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Open AccessFeature PaperArticle

Positional Accuracy Assessment of Lidar Point Cloud from NAIP/3DEP Pilot Project

KBR, Contractor to U.S. Geological Survey (USGS) Earth Resources Observation and Science (EROS), Sioux Falls, SD 57198, USA
United Support Services (USS), Contractor to USGS EROS, Sioux Falls, SD 57198, USA
USGS EROS, Sioux Falls, SD 57198, USA
US Dept. of Agriculture (USDA) Natural Resources Conservation Service (NRCS), Fort Worth Federal Center, Fort Worth, TX 76028, USA
USGS National Unmanned Aircraft System Project Office, Lakewood, CO 80225, USA
Author to whom correspondence should be addressed.
Remote Sens. 2020, 12(12), 1974;
Received: 12 May 2020 / Revised: 15 June 2020 / Accepted: 18 June 2020 / Published: 19 June 2020
(This article belongs to the Special Issue Environmental Monitoring and Mapping Using 3D Elevation Program Data)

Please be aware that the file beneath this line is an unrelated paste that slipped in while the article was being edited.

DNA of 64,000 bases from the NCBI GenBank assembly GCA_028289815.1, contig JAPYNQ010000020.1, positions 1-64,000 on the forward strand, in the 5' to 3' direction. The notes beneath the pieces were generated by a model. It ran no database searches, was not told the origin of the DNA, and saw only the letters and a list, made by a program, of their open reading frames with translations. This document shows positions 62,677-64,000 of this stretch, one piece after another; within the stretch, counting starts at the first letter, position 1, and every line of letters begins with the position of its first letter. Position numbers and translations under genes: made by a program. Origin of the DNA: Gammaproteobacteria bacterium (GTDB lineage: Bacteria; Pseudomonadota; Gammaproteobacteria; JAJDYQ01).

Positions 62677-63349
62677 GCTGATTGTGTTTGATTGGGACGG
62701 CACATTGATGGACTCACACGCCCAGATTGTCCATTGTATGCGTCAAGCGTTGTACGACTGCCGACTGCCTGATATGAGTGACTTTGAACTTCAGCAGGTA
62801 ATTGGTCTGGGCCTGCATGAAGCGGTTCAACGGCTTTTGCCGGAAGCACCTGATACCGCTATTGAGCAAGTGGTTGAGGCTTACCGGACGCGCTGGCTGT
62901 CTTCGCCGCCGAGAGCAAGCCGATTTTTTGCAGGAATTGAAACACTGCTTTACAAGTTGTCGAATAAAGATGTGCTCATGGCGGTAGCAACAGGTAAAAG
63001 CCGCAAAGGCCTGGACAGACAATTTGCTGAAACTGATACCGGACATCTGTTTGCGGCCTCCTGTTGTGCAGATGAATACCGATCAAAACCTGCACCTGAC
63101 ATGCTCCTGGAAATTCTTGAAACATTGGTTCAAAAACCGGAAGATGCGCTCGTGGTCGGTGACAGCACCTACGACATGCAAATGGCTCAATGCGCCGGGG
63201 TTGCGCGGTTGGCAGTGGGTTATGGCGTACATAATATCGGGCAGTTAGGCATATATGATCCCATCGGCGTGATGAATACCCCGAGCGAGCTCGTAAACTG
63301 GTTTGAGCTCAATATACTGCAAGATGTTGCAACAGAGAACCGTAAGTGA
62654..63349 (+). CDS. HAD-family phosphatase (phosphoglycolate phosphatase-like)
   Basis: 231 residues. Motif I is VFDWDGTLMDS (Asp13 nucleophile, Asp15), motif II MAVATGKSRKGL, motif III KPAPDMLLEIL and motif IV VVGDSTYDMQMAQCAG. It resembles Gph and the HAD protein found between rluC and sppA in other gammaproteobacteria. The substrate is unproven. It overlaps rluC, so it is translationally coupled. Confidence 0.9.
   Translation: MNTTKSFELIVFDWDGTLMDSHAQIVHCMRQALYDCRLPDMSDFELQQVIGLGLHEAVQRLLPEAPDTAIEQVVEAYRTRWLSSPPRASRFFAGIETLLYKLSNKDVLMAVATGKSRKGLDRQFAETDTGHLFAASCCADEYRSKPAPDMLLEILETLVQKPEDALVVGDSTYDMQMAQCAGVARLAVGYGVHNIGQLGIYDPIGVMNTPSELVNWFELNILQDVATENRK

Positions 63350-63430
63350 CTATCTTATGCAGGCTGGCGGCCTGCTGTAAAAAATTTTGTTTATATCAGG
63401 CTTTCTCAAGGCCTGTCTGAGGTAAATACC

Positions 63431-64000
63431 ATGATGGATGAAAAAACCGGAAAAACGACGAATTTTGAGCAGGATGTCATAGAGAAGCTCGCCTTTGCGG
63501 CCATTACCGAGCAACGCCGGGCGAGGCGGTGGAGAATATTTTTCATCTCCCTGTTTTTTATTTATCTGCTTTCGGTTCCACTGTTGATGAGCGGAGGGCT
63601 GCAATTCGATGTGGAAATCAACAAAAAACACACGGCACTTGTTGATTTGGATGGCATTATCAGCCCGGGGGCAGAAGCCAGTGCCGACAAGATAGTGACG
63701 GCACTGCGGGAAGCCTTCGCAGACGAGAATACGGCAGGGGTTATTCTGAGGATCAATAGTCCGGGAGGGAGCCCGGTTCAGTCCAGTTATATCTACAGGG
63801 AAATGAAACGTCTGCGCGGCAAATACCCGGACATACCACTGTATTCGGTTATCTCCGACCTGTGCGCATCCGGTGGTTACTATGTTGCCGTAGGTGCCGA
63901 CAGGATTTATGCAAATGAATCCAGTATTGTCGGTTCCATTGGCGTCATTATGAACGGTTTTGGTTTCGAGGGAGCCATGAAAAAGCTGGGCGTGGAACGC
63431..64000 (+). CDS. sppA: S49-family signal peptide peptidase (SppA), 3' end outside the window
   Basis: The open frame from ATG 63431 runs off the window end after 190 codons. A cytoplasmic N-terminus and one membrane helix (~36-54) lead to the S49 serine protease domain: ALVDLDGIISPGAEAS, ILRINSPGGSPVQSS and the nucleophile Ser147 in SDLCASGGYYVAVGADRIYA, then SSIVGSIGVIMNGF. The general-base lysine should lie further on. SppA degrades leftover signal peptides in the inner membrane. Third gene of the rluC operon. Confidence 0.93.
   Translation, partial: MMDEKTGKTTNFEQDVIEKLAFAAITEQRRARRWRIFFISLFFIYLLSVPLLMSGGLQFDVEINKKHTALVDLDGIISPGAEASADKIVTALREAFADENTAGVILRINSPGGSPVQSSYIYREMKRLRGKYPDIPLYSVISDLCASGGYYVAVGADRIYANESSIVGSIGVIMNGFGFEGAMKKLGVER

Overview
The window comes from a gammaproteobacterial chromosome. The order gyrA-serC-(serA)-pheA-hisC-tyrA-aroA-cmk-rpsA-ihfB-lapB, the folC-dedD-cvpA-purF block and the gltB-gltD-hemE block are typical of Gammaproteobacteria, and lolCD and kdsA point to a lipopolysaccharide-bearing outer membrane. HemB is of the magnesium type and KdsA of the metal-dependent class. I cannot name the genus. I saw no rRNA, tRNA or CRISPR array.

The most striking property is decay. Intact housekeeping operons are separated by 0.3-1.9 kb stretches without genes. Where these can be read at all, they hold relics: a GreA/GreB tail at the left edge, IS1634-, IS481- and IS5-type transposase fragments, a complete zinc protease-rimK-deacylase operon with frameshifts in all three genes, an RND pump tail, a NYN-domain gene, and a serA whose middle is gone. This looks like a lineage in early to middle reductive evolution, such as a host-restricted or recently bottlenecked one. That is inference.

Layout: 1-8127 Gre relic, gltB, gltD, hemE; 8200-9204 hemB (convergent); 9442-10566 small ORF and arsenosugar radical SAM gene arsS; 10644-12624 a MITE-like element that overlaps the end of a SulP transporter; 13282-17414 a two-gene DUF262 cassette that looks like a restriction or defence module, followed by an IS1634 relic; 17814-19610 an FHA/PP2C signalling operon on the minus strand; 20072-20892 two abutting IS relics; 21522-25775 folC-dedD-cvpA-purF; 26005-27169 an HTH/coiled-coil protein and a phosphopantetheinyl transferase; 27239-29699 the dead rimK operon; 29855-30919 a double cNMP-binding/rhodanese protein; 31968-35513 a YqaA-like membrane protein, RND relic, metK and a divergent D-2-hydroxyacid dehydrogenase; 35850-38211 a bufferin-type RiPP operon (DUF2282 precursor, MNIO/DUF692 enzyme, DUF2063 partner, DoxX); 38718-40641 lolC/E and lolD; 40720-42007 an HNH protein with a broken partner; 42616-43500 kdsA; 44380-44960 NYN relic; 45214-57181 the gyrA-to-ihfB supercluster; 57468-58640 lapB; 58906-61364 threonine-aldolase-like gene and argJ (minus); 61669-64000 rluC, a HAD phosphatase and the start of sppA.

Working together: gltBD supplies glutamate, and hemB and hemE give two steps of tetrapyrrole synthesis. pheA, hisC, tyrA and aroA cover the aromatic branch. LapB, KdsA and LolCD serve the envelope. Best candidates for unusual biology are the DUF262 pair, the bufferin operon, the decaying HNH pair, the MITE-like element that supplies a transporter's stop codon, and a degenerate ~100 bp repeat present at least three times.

The Leica Geosystems CountryMapper hybrid system has the potential to collect data that satisfy the U.S. Geological Survey (USGS) National Geospatial Program (NGP) and 3D Elevation Program (3DEP) and the U.S. Department of Agriculture (USDA) National Agriculture Imagery Program (NAIP) requirements in a single collection. This research will help 3DEP determine if this sensor has the potential to meet current and future 3DEP topographic lidar collection requirements. We performed an accuracy analysis and assessment on the lidar point cloud produced from CountryMapper. The boresighting calibration and co-registration by georeferencing correction based on ground control points are assumed to be performed by the data provider. The scope of the accuracy assessment is to apply the following variety of ways to measure the accuracy of the delivered point cloud to obtain the error statistics. Intraswath uncertainty from a flat surface was computed to evaluate the point cloud precision. Intraswath difference between opposite scan directions and the interswath overlap difference were evaluated to find boresighting or any systematic errors. Absolute vertical accuracy over vegetated and non-vegetated areas were also assessed. Both horizontal and vertical absolute errors were assessed using the 3D absolute error analysis methodology of comparing conjugate points derived from geometric features. A three-plane feature makes a single unique intersection point. Intersection points were computed from ground-based lidar and airborne lidar point clouds for comparison. The difference between two intersection points form one error vector. The geometric feature-based error analysis was applied to intraswath, interswath, and absolute error analysis. The CountryMapper pilot data appear to satisfy the accuracy requirements suggested by the USGS lidar specification, based upon the error analysis results. The focus of this research was to demonstrate various conventional accuracy measures and novel 3D accuracy techniques using two different error computation methods on the CountryMapper airborne lidar point cloud.